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Why BC First Nations sought to close Joffre Lakes park from the public

For many First Nations, harvest is a ceremonial practice. With up to 1,000 day passes issued at Joffre Lakes each day, that ‘cultural work’ can’t take place, say experts

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Jennifer Grenz has been berated for harvesting plants in the traditional territory of her people.

She has also felt frustration with hikers and campers on Nlaka’pamux land during times of harvest and ceremony, comparing it to “traipsing through a church during a service.”

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The University of B.C. professor is one of several scholars with expertise in Indigenous cultural practices applauding the recent closure of Joffre Lakes Provincial Park by the Líl̓wat and N’Quatqua First Nations.

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The B.C. Ministry of Environment announced Wednesday the park will reopen over the Labour Day weekend, but close again for another three-day period starting Tuesday, Sept. 5.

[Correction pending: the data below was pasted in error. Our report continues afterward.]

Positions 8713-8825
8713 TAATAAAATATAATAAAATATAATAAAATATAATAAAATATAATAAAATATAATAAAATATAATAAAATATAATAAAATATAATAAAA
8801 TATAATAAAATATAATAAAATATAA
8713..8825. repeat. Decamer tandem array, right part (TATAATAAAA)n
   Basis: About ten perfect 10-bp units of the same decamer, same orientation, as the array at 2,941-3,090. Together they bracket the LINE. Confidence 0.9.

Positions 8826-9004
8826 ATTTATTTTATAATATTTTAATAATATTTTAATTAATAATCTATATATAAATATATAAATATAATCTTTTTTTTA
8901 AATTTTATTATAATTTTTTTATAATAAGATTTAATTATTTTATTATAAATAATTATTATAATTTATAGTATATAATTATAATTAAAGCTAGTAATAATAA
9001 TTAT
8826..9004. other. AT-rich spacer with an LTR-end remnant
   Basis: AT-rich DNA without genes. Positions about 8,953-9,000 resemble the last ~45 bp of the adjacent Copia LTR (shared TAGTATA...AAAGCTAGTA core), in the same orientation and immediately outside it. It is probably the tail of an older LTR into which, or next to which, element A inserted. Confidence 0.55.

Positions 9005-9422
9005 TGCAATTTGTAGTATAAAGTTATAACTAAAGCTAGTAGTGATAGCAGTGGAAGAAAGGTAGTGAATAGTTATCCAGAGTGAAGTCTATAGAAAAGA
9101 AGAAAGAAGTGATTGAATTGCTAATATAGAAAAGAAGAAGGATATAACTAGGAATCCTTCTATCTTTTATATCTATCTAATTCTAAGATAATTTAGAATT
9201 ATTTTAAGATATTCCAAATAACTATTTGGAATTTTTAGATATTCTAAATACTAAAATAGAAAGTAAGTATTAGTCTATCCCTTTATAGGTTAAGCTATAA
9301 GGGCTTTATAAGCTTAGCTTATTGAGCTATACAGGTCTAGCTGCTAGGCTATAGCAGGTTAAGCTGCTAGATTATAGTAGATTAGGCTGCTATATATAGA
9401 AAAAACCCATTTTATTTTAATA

The province and First Nations continue to work on a plan that will “provide space and privacy for cultural activities while ensuring public access to the park in a responsible and sustainable manner,” Environment Minister George Heyman said in a written statement.

The Líl̓wat and N’Quatqua First Nations announced last Thursday that Joffre Lakes Provincial Park, also known as Pipi7iyekw, would be shut down until Truth and Reconciliation Day on Sept. 30. The closure was to allow the two First Nations — based north of Whistler — to harvest traditional foods and carry out spiritual ceremonies in privacy.